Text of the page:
God-given talent plus those hard times plus later training in various construction skills gave my father ability to improvise or make whatever he wanted. If he needed, say, a worktable or a trailer, he could figure it out in his head how he wanted to do it and what kind and size of materials to use. Sometimes he sketched it out, but he didn’t really need to.

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When I Want to Have a Temper Tantrum

Increasingly I’ve heard life described as a journey. Also, more and more I’ve read that it doesn’t matter so much what happens to me as the way I react to it.  If I put those two ideas together, it means my journey can be smoother than it might be otherwise, or rougher than it has to be, depending on the choices I make.

The day’s journey can be rowdy; as when (or if) I make myself loud, obnoxious, insist that I am right, and demand my own way. In other words, I have a temper tantrum. In so doing, I show I don’t care about anyone else. It’s guaranteed I will make the day  difficult  for cashiers, sales clerks and anyone else around. Those people will, with justification, call me loud, obnoxious and concerned only with myself, and they will be exceedingly glad to see me leave. Do I really want to be like that??

Or, the day’s journey can be pleasant, sweeter for myself and others, if I make my point in a calm, reasonable way, without yelling, screaming, stomping my feet, shoving, or calling anyone foul names; if I handle the decision of those whom I appeal to with politeness and grace, remembering that there is Someone to whom I am accountable when my life’s journey here on earth ends.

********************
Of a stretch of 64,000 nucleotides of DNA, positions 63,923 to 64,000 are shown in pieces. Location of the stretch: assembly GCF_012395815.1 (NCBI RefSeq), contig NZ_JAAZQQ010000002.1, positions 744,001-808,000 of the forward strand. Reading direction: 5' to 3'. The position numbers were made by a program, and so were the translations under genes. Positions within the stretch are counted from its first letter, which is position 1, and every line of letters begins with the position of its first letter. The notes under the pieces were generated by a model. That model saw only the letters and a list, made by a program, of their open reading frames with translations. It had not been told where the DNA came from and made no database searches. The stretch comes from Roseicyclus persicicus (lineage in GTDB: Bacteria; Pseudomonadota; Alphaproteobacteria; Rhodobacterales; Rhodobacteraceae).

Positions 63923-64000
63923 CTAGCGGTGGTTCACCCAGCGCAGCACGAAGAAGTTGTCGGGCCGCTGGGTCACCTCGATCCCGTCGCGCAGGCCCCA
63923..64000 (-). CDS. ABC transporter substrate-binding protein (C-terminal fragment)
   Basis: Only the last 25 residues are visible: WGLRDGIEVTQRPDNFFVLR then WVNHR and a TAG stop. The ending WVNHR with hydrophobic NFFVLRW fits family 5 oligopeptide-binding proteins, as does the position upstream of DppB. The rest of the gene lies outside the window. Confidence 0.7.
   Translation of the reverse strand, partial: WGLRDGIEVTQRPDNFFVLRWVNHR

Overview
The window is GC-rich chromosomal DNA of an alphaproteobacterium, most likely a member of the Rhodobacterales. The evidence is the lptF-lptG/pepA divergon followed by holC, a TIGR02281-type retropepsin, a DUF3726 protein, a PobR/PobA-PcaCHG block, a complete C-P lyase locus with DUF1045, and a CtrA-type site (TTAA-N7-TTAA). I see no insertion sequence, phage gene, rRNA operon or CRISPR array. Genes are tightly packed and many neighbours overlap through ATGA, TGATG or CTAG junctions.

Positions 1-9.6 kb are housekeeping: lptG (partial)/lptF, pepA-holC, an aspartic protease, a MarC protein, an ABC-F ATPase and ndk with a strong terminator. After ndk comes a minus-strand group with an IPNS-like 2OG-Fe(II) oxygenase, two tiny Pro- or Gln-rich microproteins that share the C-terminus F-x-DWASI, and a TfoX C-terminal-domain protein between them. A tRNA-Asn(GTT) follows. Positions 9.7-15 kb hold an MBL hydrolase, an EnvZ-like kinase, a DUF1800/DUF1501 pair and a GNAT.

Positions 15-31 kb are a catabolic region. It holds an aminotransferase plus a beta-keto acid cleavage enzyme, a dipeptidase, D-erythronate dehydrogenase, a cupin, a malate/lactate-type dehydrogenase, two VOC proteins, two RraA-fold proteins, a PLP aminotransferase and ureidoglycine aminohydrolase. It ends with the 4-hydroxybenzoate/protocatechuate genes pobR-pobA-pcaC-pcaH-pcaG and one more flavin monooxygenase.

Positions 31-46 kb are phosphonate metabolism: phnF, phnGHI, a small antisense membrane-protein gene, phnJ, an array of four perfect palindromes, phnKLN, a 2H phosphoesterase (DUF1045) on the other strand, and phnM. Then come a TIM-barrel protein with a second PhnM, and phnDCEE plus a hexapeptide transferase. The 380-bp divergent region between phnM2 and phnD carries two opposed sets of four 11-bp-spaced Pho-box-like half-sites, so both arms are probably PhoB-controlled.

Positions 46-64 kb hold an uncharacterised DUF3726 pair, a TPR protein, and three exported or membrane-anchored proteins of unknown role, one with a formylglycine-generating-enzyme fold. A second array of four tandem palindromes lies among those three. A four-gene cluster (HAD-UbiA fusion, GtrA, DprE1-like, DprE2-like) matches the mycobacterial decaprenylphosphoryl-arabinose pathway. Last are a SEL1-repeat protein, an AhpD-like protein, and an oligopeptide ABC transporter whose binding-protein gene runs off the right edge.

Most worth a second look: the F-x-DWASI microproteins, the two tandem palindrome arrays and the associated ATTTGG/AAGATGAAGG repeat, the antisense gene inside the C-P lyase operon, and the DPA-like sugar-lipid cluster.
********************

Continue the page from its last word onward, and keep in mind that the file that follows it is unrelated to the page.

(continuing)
It’s my choice; which do I choose?

Prayer: Dear Lord, when I would love to throw a fit because I am so sure I’m right (even though there’s a chance I could be wrong), have mercy on me. Let me see Your perspective, and then my brain can work before my ego, emotions, and mouth. Thank You. In Jesus’ name.

©P. Booher


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A Joyful New Year

accuracy afternoon alarm clock analogue

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I’m breaking with tradition: I’m wishing you a Joyful New Year, rather than a Happy New Year. Why?

I read somewhere that happiness is dependent upon circumstances, but joy is not. Joy can be found in less-than-good situations, and joy is deeper and richer than happiness.

I want to make this a year in which I emphasize joy, instead of happiness.

(Yes, I’m aware I’m a day late posting this–actually two days late, for those living on the other side of the Date Line. A cold ambushed me several days ago, and yesterday I was feeling its effects, what with an energy level that went up, and then down. Still, I’m feeling much better than I could be, and for that, I’m grateful.)

Have a Joyful New Year!

©P. Booher